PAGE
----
*Please note: The following guidelines can be influenced by sun, rain, soil texture, and Mother Nature in general. Over time, you will learn what works best for different areas and plants.
Watering Trees, Shrubs, and Perennials
When you first install a plant, it will have a greater water demand than an established plant. Plant size and type will cause water needs to vary. Tree, shrub, and perennial watering is best done by hand. Generally, you want to count one gallon of water per foot of plant height. This means that for every 15-30 seconds your hose is running, you get one gallon of water. As this is a general guide, ALWAYS use your best judgment to determine how wet or dry the root area is.
Watering guides when planting in spring through fall:
Weeks 1 and 2: water every 1-2 days until the root system is soaked
Weeks 3 and 4: water every 2-3 days until the root system is soaked
After the first month: every 3-4 days until the root system is soaked
Watering guides when planting in the late fall through winter:
Weeks 1 and 2: every 2-3 days until the root system is soaked
After 2 weeks: every 3-5 days until the root system is soaked
After the first month: every 7 days until the root system is soaked
*As spring approaches, use the watering guides above
*Ensure root balls are soaked ahead of freezing temperatures to help protect the plant
Unless there is breakage on the plant, do not prune anything for the first season. Buds removed in the first year can slow root growth.
Trees and shrubs that flower in early spring on last year’s growth (azaleas, rhododendrons, etc) should be pruned immediately after flowering.
Trees and shrubs that flower from early summer to fall on current year’s growth (crepe myrtles, some hydrangeas, etc) should be pruned during dormancy (Feb-March).
Pruning of conifers should be done before new wood has hardened
Tree pruning should be done during Jan and Feb or in mid-summer, depending on the individual plant variety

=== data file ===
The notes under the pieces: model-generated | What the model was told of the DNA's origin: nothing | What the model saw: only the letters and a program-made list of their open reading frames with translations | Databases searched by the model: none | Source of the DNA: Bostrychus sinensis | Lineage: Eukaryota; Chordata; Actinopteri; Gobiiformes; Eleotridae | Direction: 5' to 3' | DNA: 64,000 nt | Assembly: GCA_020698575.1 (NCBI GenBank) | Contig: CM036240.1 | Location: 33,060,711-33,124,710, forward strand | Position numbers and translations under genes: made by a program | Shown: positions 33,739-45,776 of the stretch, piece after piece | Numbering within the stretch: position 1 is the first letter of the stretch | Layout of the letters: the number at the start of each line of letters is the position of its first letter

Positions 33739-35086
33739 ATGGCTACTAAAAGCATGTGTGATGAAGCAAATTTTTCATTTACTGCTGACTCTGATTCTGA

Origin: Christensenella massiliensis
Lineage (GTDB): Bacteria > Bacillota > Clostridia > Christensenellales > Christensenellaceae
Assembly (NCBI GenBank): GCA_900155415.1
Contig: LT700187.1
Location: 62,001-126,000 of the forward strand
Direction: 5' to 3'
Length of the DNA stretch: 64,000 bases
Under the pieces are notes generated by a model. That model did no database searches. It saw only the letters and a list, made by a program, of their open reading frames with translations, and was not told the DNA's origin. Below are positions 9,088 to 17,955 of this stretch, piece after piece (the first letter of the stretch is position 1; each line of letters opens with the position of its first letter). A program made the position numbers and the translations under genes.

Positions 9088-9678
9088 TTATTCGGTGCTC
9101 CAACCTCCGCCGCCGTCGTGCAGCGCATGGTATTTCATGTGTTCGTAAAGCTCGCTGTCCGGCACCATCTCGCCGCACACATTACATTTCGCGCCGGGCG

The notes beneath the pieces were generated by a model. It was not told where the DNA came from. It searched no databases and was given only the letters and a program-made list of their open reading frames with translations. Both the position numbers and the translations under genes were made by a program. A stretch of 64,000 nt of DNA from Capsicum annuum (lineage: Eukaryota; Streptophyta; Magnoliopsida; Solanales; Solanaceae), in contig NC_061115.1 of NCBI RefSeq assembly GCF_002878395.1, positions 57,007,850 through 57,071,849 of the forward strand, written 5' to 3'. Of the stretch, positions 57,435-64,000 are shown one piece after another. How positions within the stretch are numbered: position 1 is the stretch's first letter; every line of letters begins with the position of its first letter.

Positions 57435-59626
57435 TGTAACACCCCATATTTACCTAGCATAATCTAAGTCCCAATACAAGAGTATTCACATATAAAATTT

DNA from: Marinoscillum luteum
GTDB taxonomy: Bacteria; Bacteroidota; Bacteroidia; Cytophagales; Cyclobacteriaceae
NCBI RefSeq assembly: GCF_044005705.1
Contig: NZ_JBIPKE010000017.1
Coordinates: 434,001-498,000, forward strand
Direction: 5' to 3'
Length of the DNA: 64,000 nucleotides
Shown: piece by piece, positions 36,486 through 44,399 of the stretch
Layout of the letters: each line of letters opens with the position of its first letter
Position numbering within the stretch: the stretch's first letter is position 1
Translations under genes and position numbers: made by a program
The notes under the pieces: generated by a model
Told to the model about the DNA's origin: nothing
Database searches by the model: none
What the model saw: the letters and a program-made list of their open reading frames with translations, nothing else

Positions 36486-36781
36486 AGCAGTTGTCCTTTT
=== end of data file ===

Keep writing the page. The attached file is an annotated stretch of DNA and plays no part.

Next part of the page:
*Pruning is important for flowering plants (such as roses or butterfly bushes) to promote more growth and a longer bloom time.
All fertilizers will have 3 numbers on the bag to represent the percentage of nitrogen, phosphorus, and potassium.
At Settlemyre Nursery, we carry a brand of fertilizers called Espoma.
Espoma products we offer:
Garden Gypsum- loosens clay soils
Garden Lime- turns hydrangeas pink
Soil Acidifier- turns hydrangeas blue
All Season Lawn Food
Plant-tone- bigger growth and blooms
Holly-tone- evergreen and azalea food
Bio-tone- starter fertilizer
Tomato & Vegetable Liquid Food
Indoor Plant Liquid Food
Bonsai Mix- improves aeration and root growth
When dealing with plants, pests are natural and sometimes unavoidable. BUT, there are steps you can take to deter or remove pests.
Since every situation is unique, we can provide a general list of options that you can try. Feel free to take pictures to send to firstname.lastname@example.org to get a more specific answer.
Baby soap mixed with soap
Malathion (found at most stores like ACE)
Dig the hole twice the width of the container but the same depth as the container. When in compacted soil, be sure to chip/rough up sides of the hole.
Lightly scratch top, bottom, and sides of rootball
*If using Bio-tone, now is the time
Plant with the rootball above ground 1-2” for drainage
Backfill hole 50/50 with Daddy Pete’s Planting Soil and native soil, making a sandy brown color
Create a bowl/berm with leftover native soil, mulch or pine straw to keep soil cool and to retain water.